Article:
Compaction & Drift, although geological terms, can also be used to describe periods in life. Sometimes our days are packed full with things to do, attempts to be efficient and effective. Sometimes we are aimlessly drifting through our days without purpose. Anyway, however it may be, in the following images I'm going to show some stages of the artwork, Compaction & Drift, as well as another piece which ended up getting cut up and reworked into 9 smaller pieces.
As with Yellow Gulch, described in the previous post, this piece was also first hand-stitched. Here you can see it as a single piece of cloth, without the "quilt-sandwich". The stitching is not finished yet.
Here is the finished piece, complete with machine quilting and binding. You can see that I rotated the work 180 degrees from my original plan. I think I agonized over the decision for a little while first, but I'm sure it was the right decision.
This piece was awarded two prizes: The Cream Award, 2016 Quilt Visions at the Visions Art Museum and the Catherine Hastedt Award for Hand Workmanship at Quilt=Art=Quilt, 2017.
If you're interested in purchasing this work, contact Shea.
Now, on to this next piece, which was eventually broken up into 9 smaller works of art. The story behind this quilt is that I was ready to finish this series and it was going to be the last piece. But I really dislike the period between the end of one series and the beginning of another, while I feel aimless and uncertain about what to jump into next. In an attempt to avoid this period, I decided to simply make this piece as daunting as possible in order to buy myself some time while in parallel, I figured out my next series. This piece took me a month, and it was just long enough to get myself ready for the next move. But, in the end, I decided that there were so many stitches, and not enough contrast, that it was actually a little painful for the eyes to look at it. And being to difficult to discern all the details, it also didn't have much of a visual impact. Therefore I decided to cut it up. I rarely ever do this....in fact, this may have been the only piece which I have dismembered in such a way. But, I think it was the right move and now there are many pieces of smaller, more affordable and accessible works of art.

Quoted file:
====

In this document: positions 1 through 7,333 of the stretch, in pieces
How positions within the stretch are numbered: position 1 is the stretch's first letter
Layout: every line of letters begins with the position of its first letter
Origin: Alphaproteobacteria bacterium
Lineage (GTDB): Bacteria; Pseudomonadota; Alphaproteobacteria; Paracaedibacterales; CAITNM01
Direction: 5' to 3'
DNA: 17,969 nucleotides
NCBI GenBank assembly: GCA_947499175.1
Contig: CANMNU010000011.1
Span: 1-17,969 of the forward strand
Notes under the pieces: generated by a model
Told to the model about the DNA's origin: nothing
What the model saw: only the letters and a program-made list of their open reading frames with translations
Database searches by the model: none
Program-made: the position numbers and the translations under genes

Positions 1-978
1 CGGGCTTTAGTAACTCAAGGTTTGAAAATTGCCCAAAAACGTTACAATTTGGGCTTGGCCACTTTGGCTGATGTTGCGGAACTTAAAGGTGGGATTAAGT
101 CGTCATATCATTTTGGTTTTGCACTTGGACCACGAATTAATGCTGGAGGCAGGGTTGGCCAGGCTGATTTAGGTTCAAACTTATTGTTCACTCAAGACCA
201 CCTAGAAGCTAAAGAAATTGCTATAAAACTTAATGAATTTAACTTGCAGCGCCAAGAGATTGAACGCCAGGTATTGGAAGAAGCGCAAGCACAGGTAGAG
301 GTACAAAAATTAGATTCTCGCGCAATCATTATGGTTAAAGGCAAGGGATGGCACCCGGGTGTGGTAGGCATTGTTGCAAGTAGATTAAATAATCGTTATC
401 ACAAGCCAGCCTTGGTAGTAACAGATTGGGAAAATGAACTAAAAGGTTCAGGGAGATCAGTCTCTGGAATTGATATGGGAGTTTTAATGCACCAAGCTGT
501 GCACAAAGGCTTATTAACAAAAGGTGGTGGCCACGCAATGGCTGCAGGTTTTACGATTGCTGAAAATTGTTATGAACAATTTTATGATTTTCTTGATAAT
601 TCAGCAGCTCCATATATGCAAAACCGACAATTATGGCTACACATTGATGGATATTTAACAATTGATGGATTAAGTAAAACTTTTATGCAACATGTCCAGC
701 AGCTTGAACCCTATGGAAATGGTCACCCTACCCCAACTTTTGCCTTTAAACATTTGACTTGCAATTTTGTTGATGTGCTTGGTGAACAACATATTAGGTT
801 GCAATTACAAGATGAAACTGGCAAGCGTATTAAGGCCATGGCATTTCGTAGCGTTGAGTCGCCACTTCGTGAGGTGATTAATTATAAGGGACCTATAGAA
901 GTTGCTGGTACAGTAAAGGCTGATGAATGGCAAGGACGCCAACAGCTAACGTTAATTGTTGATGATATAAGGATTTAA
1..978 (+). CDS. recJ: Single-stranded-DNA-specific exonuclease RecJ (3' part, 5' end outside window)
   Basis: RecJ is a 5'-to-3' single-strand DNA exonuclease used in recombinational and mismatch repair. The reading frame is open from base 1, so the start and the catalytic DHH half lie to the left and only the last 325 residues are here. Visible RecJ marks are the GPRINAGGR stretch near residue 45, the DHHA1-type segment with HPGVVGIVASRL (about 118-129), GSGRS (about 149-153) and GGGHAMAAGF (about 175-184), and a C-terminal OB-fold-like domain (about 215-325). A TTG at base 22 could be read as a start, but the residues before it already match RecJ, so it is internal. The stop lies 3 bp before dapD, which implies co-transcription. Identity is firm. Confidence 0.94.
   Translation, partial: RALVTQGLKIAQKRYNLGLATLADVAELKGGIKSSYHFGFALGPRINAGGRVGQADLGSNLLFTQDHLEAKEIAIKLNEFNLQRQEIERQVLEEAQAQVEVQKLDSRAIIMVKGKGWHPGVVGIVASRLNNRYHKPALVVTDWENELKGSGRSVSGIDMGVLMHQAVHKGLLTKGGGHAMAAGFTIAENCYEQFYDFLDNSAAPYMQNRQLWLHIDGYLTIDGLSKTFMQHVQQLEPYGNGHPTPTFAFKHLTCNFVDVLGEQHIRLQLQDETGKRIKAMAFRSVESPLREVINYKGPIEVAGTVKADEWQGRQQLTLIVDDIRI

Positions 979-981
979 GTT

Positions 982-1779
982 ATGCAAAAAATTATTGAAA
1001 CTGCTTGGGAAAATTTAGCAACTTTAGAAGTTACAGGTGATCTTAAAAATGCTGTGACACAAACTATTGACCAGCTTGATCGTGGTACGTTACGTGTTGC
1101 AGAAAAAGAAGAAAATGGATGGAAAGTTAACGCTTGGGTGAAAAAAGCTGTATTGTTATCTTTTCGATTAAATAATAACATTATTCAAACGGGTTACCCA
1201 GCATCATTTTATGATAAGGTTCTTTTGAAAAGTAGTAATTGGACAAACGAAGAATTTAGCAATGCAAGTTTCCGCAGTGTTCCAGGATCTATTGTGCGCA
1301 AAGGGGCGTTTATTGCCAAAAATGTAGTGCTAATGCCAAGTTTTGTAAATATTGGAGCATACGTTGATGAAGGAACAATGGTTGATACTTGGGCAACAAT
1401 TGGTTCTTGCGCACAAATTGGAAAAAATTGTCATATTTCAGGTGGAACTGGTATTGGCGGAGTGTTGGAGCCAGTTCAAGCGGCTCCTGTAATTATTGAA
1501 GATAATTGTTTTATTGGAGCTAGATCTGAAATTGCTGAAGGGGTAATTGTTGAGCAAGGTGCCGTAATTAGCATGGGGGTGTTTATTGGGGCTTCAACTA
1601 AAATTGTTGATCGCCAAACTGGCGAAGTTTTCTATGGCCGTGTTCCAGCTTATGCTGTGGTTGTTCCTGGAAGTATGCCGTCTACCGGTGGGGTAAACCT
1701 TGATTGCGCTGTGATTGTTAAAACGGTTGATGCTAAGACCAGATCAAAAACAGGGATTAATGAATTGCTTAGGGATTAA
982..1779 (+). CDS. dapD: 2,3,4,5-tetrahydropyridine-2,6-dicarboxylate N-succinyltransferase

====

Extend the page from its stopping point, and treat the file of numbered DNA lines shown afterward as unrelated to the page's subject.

In this image, you can see cotton threads which I had recently dyed. For this particular series, I dyed the thread using Dyna-flo. I like it because it's easy to blend the colors and you don't need much. It's pretty fast and effective. I am steaming and heat-setting before use.
This artwork was one of the ones which was first machine stitched and then hand-stitched. Although I had a bigger and more professional Brother straight-stitch sewing machine, I very often used my smaller, older Brothers because of their ability to zig-zag stitch. I like the brothers from the 70's and 80's because they're strong, durable, easy to tweak and repair, can use all generic parts, and in general are very reliable.
Part of the work is finished. The top half, which will not have hand-stitching, is quilted in a bit more decorative way. The areas which are intended to have maps lines are quilted in a more utilitarian way, simply to get it done more quickly, since it will be covered anyway.
Already there is some more progress!
A close up of the stitching.
The finished pieces. They can be purchased from Roberta and Bob Rogers Gallery.